Introductions: 5 minutesRate Yourself Activity and Discussion: 5 minutes
Ask participants to think about their definition of a primary source. (2 minutes)Primary source sort (8 minutes)Rework definition of primary source (2 minutes)
Using Primary Sources to Teach Inquiry with Primary Source Analysis Tool (10 minutes)Picture: Reader in a Cigar Factory He reads books and newspapers at the top of his voice all day long. This is all the education many of these workers receive. He is paid by them and they select what he reads. Tampa, Florida January 1909 from the Lewis Hine collection
Do Waldseemuller Map Activity -Give a piece of the map to each person or pair-Ask participants to record observation about their section of the map on the primary source analysis sheet-Next, ask participants to get with another group and compare notes.-Once they are done sharing notes, ask participants to circulate around the room and put the map together. Notes about the Map: Crated by Martin Waldseemuller around 1507. It is the first known map to use the word “America.”
Notes: Westward the Course of Empire Takes Its Way, US Capitol, 1861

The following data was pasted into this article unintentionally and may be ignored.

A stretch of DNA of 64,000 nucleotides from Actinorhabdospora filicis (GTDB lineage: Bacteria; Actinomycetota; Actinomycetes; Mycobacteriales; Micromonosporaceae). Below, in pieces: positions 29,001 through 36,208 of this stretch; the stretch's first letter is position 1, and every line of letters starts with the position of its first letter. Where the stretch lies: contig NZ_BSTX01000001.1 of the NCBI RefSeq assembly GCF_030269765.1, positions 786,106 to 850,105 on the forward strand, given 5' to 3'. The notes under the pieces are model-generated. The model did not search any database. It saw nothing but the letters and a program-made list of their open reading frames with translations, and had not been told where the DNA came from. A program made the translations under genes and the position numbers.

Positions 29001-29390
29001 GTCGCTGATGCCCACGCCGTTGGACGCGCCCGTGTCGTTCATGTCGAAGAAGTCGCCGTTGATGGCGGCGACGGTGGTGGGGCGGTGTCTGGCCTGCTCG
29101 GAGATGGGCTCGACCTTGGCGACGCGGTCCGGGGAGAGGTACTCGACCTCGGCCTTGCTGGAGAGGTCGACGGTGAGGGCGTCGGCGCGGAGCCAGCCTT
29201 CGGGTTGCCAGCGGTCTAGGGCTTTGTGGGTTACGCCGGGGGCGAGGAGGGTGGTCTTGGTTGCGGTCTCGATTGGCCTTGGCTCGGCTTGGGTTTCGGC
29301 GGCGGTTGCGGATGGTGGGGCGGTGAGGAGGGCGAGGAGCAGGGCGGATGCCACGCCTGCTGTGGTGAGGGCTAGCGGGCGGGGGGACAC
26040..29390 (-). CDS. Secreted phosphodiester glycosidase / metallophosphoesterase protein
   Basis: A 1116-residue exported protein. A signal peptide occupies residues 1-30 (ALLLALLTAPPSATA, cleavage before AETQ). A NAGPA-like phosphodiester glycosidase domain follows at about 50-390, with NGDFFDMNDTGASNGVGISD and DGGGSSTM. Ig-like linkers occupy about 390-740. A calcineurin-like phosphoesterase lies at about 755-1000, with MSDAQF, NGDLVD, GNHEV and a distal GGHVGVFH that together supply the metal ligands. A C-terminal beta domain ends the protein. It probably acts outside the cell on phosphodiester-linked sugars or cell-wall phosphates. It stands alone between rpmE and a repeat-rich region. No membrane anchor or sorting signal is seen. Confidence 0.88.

Notes: Final Version, 1862
Pass out Top Ten Places to Find Primary Sources
Reference Historical Thinking Standards,
Primarily Teaching: Teaching with Primary Sources
Primarily Teaching:Using Primary Sources toEngage Students in the Study of History Stefanie Rosenberg Wager Email: firstname.lastname@example.org Twitter: @srwteacher Blog: www.stefaniewager.blogspot.comWebsites: www.technologynow.wikispaces.com www.usingprimarysources.weebly.com
Poll Everywhere Question: Do you use primary sources in your classroom at least once a week? http://www.polleverywhere.com/multiple_choice_ polls/MTQ1ODUzOTA3Ng
Using Primary Sources? In a recent study, teachers cited three main reasons they don’t use primary sources: No time to find primary sources. Too many resources available. It’s hard to funnel down to “best” resources. Don’t know how to effectively use primary sources with students.